On Monday, I'll probably receive the ADB Intuos tablet I ordered on "leboncoin.fr", and I'll get down to decrypting that one, too. And yes, I will be giving the results away. Partly as a two-finger salute to Wacom, who still view that information as "trade secrets", and partly because I've taken a lot from the community, so I should give some back. And I'll probably give the ultrapad to a friend of mine, who's even poorer than I am.

Simon

User avatar
DexOS
Posts: 876
Joined: Wed May 16, 2012 6:32 pm
Contact: Website

Re: Game Console OS

Sat Jun 02, 2012 8:29 pm

tufty wrote:
DexOS wrote:In my last project DexOS, i went fully open source.
But i have had very bad experiences with open source.
Open source is about sharing and giving back and in return you get help with your projects.

Thats fine if your well known in the open source community, but if not, it means you get no help and your code ripped off.

Your project is of know use, other than the code.
Well i am on the fence, but unless i have a good reason i will only share with coders that help with the project.
That's sad. How much have you personally taken from the open source community (in terms of devices running Linux / *BSD, source code, snippets of code, all that jazz) over the years, without giving anything back? Yeah, probably at least as much as I have, as we all have. "Getting your code ripped off" is painful when looked at one way (I don't know what license you released under, but most licenses allow for legal recourse), but on the other hand, it's kinda flattering.

Funny thing is, sharing with people works, and can pay off, sometimes years later. As an example, some years ago, I got rather cross with Wacom, who had "Steved" their ADB range of tablets to coincide with the release of OSX. Obviously, this was mere weeks after I'd bought a rather expensive ADB-equipped A4 Ultrapad. When I contacted Wacom to offer help developing drivers, I was told that the driver model in OSX didn't allow for the throughput that the ADB tablets required, and therefore the tablets were definitively, and totally, unsupported. In addition, they couldn't tell me anything about the protocols used, "trade secrets" and all that jazz. Hooray.

Fast forwards a few years. I'm still feeling rancourous, but happen upon a tool to "sniff" the ADB bus using 2 old macs, a couple of dissected cables, and a few passives. So I dug down to the back of the cupboard-o-dusty-crap, pulled out my still-boxed tablet, hooked everything up and started sniffing. Within a few hours, I had my head around the (rather simple) protocol used for this particular range of tablets, and had it pretty much fully documented. Documented enough that I could get a driver up and running within a couple of days, and under OSX 10.2 it was working fine.

Fast forward another few years. I no longer have a Mac with an ADB port, so my tablet has, again, fallen into disuse (and the driver has succumbed to a certain amount of bitrot). But I happen upon the iMate USB-ADB adaptor, and manage to pick one up for next to nothing. The only problem being that this, also, had no drivers. A bit of googling and some hopeful emailing later, I came across someone who had reverse-engineered the original driver and was willing to share his findings. So, another driver was born, and, once again, my tablet was hooked up and working. This time under OSX 10.4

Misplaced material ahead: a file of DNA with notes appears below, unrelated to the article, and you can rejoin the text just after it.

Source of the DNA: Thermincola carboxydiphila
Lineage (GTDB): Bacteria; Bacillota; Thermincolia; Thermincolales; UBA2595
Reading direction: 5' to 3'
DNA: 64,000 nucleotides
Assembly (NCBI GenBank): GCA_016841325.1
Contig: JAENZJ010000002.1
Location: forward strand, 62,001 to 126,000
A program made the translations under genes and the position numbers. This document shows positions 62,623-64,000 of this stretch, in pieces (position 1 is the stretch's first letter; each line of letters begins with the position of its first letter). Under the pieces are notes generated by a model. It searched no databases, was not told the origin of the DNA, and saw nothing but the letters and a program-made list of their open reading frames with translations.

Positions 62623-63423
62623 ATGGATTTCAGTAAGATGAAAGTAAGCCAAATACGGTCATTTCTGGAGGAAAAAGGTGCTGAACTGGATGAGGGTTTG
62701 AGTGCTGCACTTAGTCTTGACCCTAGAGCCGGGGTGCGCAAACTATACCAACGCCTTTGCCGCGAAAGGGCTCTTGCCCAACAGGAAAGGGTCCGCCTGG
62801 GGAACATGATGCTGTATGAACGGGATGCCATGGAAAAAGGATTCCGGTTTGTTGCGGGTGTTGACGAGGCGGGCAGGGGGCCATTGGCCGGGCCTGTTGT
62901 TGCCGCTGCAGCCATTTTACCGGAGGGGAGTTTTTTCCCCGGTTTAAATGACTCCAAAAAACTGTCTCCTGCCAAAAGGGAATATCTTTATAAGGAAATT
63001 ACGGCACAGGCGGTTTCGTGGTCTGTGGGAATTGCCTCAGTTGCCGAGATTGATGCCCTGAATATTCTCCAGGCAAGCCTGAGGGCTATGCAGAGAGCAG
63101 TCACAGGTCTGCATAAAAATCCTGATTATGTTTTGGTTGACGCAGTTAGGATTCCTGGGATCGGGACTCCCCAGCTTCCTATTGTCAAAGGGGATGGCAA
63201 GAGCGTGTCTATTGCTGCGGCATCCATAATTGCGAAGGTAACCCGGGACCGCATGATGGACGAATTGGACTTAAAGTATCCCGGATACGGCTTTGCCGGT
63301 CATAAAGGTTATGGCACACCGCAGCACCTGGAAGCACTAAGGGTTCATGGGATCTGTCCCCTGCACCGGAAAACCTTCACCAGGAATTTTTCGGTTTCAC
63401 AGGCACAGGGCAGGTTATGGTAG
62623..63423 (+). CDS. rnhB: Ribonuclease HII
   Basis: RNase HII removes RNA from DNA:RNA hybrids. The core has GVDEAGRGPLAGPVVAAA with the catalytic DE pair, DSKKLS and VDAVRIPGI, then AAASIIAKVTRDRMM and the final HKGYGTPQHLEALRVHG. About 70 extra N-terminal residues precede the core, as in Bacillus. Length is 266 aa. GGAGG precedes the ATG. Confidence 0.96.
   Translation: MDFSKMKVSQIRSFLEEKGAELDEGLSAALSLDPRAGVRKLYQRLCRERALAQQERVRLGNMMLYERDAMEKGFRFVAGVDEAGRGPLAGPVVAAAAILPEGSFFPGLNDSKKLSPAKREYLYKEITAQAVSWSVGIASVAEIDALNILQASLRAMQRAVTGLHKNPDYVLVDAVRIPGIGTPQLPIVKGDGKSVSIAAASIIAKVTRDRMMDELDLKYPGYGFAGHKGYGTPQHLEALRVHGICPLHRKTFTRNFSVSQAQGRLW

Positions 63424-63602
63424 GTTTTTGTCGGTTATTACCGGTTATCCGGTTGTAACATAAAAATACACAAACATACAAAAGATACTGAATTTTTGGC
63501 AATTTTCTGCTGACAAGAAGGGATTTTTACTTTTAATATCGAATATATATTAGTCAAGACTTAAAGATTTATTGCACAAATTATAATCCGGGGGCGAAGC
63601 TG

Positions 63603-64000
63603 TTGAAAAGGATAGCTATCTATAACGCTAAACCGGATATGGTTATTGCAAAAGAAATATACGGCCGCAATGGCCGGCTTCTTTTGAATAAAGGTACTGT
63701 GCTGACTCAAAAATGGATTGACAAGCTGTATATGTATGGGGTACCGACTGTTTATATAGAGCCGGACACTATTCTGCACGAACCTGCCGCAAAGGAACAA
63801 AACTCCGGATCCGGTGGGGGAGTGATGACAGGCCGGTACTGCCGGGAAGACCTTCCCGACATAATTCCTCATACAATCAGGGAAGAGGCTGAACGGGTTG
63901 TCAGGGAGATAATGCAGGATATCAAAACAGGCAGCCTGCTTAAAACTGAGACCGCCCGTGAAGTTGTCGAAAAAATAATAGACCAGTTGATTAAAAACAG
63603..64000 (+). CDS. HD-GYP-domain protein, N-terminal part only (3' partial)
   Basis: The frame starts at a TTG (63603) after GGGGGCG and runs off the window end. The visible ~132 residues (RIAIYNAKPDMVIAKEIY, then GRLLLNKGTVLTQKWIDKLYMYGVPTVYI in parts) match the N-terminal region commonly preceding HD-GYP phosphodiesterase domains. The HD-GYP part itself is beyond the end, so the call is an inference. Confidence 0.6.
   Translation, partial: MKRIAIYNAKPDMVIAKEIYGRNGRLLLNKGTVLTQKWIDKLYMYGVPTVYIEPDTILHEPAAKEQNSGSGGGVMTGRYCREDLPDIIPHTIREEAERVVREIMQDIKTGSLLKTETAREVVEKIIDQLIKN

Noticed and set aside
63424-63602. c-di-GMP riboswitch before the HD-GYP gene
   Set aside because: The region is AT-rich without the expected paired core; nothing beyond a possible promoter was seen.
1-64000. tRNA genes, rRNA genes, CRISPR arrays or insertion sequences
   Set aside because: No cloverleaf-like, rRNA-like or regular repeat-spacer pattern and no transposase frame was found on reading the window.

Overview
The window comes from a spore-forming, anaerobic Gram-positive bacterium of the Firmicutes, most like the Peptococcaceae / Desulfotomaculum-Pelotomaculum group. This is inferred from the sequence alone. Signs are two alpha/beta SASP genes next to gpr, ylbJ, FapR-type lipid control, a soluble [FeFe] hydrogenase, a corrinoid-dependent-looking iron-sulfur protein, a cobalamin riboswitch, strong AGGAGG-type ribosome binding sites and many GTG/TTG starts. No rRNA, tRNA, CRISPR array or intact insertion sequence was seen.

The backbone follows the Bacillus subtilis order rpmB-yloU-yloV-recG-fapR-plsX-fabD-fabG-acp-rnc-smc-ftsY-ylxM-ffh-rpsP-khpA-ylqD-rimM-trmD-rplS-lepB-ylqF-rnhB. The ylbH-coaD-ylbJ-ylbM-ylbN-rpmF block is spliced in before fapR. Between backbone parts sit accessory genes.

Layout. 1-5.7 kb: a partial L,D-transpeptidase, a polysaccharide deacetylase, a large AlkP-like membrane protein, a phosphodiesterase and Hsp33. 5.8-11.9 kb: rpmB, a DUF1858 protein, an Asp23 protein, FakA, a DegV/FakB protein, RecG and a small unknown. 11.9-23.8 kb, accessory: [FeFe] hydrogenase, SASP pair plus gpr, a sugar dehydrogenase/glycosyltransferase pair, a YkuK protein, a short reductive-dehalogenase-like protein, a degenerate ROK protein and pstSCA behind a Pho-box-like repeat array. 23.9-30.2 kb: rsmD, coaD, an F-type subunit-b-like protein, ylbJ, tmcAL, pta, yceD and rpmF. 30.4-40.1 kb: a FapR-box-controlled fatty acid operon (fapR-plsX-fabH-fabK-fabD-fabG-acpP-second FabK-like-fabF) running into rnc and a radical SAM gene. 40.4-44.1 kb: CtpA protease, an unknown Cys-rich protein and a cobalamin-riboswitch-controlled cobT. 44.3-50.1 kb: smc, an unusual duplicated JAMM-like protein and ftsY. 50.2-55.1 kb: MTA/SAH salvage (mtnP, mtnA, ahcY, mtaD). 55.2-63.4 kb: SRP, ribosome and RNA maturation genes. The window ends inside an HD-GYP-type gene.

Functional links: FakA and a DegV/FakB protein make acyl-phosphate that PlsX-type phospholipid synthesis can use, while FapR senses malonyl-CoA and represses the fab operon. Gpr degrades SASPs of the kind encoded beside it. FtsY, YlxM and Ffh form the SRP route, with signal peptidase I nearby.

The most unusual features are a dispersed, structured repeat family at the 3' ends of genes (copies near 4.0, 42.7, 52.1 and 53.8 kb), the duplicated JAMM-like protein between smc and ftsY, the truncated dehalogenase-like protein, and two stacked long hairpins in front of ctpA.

Time passed, and I got fed up with maintaining my own branch of Apple's ADB controller code (which had gone the way of the dodo along with the last partially ADB-equipped macs, the Powerbook G4 range). So the drivers and tablet succumbed, once again, to the years (although they are still on the great internets, along with my original documentation from all those years ago).

Then I got an email out of the blue from a bloke who was trying to take a hardware approach to the problem. "Did I know anything about ADB tablets?", he asked. And he got a big fat briandump. And then for months I didn't hear anything from him, until he sent me a link to his project, which uses a tiny little microcontroller to turn old, unloved Wacoms into shiny new(ish) Wacoms. "Cool", I thought, and filed it away for further reference.

Today, with the help of my trusty stanley knife and glue gun, I retrofitted my tablet with a tiny little microcontroller, driven by code written to documentation I wrote 8 years ago and gave away for free.

On Monday, I'll probably receive the ADB Intuos tablet I ordered on "leboncoin.fr", and I'll get down to decrypting that one, too. And yes, I will be giving the results away. Partly as a two-finger salute to Wacom, who still view that information as "trade secrets", and partly because I've taken a lot from the community, so I should give some back. And I'll probably give the ultrapad to a friend of mine, who's even poorer than I am.

Simon
I have never used any code from linux or any other open source software. you seem to be missing the point for example, i use linux OS, but i do not look at or need any of the source code.
I did not say i will not give the OS away for free, i said the code.
Open source has killed programming and now it wants to kill hardware.
I have a good mind to to start a charity to make electronic kits and sell them at cost price and see how they like it, ( i have no problem with charity's like R-PI or co that sell electronic devices), but the so called "maker movement" that killed software and now make money from kits.
we hippy's give the software for free its valueless, but we are getting rich selling kits :x
Last edited by DexOS on Sat Jun 02, 2012 8:54 pm, edited 1 time in total.
Batteries not included, Some assembly required.

User avatar
Dave_G_2